Professor Barnard’s class was focused on Malaysia. The best part of the class was that it was not just a lecture class. It included trips outside of the classroom and Malay films. Professor Barnard was humorous and not only taught us about Malay history but also much about Singapore as well. Being as we were new to Singapore, we had many questions for him. We learned some about breaking the laws in Singapore, but perhaps what was most interesting was his presentation of male-female relationships in Singapore. According to him, we learned that Singapore is a “conservative society.” A typical date would be more of a study date where a boy and girl will go to McDonalds to study for a few hours. Sometimes, if a boy and girl liked each other, they would not go on a solo date. Rather, they would go with other friends who in turn would try to get them together. All of this seemed quite elementary to us, but there is some truth to it. Talking to Singaporeans, this does fit some situations, but they say that their relationships are quite similar to those in the US. Certainly, they are more conservative, but not that conservative.
Although Professor Barnard did answer many of our questions, he told us to save more later because Professor Quek’s specialty was Singapore. Covering Malaysia was interesting as many of us did not know much about Malaysia. We learned about patron-client relationships between a raja (ruler) and his people or people traveling to his kingdom. We also learned about Malyasia through folktales. One of the most famous is the tale about Hang Tuah and Hang Jebat which teaches about the loyalty of a client to his patron. Hang Tuah is so loyal to the raja that he gives the love of his life to the raja and also kills his “brother” at the request of the raja. On the last day, we watched clips from a movie of Hang Tuah and Hang Jebat.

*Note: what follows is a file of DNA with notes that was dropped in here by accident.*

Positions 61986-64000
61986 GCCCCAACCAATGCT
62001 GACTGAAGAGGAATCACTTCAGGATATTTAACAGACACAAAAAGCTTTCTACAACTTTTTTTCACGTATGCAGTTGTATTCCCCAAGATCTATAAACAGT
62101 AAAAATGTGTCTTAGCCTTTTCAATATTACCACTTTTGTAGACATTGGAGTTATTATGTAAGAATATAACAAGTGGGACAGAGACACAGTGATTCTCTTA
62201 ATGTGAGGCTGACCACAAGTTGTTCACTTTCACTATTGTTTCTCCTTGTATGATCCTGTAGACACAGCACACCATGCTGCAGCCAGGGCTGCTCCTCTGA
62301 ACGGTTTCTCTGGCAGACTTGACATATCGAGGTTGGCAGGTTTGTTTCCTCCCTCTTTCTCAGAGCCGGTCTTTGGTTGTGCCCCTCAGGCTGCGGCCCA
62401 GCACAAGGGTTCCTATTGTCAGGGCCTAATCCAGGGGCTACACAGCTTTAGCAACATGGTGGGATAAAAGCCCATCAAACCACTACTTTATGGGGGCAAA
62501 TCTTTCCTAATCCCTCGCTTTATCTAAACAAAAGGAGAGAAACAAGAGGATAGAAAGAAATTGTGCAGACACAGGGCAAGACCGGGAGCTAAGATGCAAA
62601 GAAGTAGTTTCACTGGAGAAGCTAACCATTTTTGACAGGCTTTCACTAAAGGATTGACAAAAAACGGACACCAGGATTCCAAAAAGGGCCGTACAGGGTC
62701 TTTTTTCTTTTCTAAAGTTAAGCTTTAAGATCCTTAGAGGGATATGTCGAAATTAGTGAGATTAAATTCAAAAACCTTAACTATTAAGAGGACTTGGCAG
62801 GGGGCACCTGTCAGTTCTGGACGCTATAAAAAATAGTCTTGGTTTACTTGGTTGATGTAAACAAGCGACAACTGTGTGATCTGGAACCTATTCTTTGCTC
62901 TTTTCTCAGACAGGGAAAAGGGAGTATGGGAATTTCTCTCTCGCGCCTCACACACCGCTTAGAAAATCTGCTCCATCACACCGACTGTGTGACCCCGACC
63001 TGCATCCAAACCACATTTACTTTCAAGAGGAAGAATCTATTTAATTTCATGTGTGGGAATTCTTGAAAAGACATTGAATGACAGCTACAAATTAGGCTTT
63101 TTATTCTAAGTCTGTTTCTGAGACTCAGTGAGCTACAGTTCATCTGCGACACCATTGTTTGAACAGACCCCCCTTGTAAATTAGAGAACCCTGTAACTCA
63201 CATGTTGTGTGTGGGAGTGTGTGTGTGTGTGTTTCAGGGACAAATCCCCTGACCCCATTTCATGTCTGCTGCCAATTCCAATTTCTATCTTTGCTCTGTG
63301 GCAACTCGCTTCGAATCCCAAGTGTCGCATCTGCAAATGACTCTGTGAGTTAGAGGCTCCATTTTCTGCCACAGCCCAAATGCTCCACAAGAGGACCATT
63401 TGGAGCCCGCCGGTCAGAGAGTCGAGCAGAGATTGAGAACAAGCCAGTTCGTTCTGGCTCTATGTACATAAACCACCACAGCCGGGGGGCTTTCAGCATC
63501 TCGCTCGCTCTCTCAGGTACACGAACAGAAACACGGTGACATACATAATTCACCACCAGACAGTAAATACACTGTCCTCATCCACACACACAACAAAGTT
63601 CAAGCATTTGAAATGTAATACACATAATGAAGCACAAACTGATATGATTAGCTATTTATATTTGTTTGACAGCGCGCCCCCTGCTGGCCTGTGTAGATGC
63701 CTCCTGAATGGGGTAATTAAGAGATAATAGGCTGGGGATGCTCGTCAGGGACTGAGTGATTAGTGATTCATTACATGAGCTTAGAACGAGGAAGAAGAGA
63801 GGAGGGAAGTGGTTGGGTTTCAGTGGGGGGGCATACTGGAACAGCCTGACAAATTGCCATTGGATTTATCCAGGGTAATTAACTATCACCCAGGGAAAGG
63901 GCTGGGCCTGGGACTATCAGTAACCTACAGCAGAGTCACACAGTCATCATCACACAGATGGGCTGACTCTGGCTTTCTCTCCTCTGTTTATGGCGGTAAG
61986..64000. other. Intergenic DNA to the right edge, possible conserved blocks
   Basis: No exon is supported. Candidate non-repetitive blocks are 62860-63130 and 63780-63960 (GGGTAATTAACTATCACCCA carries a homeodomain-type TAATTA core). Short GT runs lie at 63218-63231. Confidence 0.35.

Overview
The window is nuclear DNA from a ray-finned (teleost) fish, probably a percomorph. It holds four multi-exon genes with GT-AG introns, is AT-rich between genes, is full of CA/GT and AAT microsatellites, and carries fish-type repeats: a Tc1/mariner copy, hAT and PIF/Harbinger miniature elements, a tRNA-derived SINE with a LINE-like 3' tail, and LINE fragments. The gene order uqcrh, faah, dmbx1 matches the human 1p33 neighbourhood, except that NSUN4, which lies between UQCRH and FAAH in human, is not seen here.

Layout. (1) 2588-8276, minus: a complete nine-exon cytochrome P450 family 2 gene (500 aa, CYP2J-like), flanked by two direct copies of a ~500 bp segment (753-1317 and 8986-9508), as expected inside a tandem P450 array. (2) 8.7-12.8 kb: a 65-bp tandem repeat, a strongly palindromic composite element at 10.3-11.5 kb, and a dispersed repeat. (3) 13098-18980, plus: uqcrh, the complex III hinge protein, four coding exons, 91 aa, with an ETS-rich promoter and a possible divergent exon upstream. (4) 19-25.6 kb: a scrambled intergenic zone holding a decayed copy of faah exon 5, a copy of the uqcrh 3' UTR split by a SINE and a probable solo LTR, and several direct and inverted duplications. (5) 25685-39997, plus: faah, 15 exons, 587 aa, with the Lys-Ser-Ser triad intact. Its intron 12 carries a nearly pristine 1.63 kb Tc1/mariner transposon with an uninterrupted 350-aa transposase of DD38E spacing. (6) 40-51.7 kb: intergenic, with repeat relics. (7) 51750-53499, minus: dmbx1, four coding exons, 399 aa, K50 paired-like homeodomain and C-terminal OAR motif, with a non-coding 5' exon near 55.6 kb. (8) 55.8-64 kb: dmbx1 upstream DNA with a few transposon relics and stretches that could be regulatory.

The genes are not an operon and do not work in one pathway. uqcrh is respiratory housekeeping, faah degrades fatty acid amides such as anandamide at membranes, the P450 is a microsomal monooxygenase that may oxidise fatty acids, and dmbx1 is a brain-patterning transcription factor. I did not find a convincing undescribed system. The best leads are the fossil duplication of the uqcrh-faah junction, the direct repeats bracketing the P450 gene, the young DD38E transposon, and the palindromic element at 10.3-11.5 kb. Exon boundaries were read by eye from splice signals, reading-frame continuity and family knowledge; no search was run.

On that same day, we also watched Bujang Lapok which is a Malay comedy about three bachelors. Although the general plot line is about their relationships, we all got insights into some social aspects of Malay life. The powerful position of women is obvious in the film as some of the women are independent and influential. The women conduct the wedding negotiations and control much of what the men do. The men on the other hand, are portrayed as quite useless and poor.
Overall, I enjoyed his class tremendously. I thought that being in Singapore where we could integrate the resources here such as the Malay Heritage Centre and Malay films into the course was great. The teacher was not only tremendously knowledgeable, but also fun and enjoyable.